The last day of any music festival often serves a time of reflection. Looking back, one can often be perplexed how a weekend can move so fast. At the same time, we all know that our bodies were looking to the last note of Stevie Wonder’s keyboard, so that we could bike, walk or bus home and curl up in bed and sleep.
Looking back, the 2012 edition of Outside Lands had its definite improvements. The inclusion of atypical headliners Metallica and Wonder was a major coup, while props can also be handed to the stage setups which permitted little overlap or sound clashes. The little things helped, too. Valet bike parking was a major plus, while the free shuttles did their best to minimize driving and traffic. As for the questionable goings-on, one wonders why festival organizers proceeded to place a four-story scaffolding smack dab in the the middle of views of the main stage. Crowds seemed nearly unmanageable this year, with some sets–see: Alabama Shakes–unaccessible, leaving plenty of festival-goers to channel their inner ingenuity into off-road, fence-collapsing excursions.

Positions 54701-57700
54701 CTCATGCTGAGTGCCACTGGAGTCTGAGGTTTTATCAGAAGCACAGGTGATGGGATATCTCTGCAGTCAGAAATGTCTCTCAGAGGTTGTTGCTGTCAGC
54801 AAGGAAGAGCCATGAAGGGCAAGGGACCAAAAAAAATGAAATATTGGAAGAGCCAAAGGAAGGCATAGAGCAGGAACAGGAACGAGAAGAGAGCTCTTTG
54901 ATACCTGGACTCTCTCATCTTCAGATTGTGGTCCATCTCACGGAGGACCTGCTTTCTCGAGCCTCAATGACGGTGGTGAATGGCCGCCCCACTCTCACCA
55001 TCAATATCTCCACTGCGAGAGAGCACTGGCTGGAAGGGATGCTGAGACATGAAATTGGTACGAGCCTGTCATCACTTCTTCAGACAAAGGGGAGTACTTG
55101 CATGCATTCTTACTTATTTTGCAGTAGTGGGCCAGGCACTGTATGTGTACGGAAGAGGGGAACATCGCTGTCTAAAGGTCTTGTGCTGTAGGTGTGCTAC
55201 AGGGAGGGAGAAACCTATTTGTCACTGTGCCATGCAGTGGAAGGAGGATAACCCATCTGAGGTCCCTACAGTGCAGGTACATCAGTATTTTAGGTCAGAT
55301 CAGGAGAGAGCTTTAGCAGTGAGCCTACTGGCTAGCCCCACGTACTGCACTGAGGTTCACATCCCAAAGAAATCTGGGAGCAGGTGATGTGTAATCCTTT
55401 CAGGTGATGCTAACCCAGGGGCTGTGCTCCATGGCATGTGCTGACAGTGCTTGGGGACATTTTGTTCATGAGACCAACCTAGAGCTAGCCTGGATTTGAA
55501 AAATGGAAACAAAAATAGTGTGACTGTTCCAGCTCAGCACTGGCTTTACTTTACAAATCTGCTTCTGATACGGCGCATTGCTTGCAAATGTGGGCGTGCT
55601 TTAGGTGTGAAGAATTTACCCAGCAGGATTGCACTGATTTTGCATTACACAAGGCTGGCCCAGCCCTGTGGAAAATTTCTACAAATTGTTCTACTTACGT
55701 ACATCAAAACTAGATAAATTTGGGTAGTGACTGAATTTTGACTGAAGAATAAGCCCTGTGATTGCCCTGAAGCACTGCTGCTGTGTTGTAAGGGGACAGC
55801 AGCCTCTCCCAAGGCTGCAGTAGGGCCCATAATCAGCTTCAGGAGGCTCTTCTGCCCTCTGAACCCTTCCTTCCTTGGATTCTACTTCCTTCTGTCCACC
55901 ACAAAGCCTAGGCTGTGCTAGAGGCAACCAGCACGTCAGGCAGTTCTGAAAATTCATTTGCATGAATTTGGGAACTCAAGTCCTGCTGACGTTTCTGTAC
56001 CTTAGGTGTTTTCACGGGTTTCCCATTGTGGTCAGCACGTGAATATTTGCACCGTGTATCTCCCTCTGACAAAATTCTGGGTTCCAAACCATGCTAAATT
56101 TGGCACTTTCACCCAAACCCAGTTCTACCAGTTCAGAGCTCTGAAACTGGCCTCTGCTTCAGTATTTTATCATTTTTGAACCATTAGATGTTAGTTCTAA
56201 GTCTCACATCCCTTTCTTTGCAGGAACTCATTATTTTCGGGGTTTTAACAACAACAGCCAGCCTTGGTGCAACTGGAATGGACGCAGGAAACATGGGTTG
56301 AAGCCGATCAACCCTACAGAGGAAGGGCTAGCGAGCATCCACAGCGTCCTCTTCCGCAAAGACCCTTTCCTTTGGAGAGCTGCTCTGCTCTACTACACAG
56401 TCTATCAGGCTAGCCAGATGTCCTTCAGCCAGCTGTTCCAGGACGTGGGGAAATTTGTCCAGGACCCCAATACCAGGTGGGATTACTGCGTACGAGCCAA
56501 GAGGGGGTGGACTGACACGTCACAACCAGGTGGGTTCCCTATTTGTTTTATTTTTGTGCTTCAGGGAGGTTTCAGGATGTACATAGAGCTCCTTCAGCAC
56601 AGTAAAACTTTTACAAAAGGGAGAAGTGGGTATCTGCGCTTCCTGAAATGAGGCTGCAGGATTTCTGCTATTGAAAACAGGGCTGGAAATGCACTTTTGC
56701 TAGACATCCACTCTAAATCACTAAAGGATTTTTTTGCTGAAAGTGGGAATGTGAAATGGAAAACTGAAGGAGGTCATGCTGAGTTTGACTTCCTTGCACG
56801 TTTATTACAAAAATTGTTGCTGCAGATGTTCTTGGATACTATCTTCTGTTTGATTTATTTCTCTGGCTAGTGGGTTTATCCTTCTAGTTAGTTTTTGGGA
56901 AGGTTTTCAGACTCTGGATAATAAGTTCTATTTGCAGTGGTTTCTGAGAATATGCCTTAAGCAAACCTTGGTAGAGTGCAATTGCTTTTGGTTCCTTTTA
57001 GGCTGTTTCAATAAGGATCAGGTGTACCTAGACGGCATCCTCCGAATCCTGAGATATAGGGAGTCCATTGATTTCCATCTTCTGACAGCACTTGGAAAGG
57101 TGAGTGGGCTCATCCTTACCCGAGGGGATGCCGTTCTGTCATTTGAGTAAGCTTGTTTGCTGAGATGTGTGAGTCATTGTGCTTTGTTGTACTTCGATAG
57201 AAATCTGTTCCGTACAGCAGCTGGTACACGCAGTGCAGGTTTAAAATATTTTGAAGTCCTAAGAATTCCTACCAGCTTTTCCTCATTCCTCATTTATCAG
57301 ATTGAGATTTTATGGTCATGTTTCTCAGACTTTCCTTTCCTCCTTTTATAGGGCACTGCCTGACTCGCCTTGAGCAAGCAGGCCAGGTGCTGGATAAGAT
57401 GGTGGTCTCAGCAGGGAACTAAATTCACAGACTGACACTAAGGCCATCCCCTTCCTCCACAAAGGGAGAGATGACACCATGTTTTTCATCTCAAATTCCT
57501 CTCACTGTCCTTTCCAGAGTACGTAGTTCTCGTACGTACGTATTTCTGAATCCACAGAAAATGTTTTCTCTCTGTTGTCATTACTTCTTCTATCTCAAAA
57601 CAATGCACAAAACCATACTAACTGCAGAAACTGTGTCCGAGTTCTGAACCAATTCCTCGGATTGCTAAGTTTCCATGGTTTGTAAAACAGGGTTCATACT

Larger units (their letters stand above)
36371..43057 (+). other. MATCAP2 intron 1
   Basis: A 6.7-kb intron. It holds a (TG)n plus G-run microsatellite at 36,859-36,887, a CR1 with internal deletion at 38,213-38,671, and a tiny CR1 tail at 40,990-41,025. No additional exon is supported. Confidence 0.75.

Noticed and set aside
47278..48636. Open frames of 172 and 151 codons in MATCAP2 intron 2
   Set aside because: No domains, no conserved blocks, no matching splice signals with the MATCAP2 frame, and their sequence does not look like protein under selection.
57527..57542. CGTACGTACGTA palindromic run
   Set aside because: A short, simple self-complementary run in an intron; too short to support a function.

Can someone do something about that dust for next year?
Shortcomings aside, Outside Lands 2012 is in the books–a figment of our memories to be brought up at family dinners with grandchildren 50 years from now want to see how crazy grandma or grandpa were in their prime. “When I was your age, I ate these mushrooms just before Sigur Rós and let me tell you…”
Sunday, Outside Lands’ final episode, gave us plenty of nostalgic moments for future use. From City and Colour’s country-tinged jams in the sunlight of the Sutro Stage to Santigold’s dancers shaking their asses off, there was a moment for everyone. Also, who knows if someone like the great Stevie Wonder will ever perform in the city of San Francisco again? Now that’s special.
Here are some reviews from Sunday’s acts below the break: